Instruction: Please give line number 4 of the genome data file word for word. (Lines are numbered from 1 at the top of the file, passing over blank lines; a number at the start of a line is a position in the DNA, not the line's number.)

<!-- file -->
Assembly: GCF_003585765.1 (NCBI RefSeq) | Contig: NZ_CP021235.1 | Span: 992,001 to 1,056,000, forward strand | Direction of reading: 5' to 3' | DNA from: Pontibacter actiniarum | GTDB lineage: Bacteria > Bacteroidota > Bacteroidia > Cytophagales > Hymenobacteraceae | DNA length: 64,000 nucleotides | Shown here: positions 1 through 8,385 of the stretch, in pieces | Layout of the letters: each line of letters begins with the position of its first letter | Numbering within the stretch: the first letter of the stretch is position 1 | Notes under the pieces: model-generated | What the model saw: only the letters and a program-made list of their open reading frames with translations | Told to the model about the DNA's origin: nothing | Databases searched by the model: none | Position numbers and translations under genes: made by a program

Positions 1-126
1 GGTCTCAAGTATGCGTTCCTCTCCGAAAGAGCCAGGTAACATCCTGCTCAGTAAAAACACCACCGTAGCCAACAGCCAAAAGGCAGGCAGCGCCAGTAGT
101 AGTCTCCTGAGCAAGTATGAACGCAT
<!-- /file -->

101 AGTCTCCTGAGCAAGTATGAACGCAT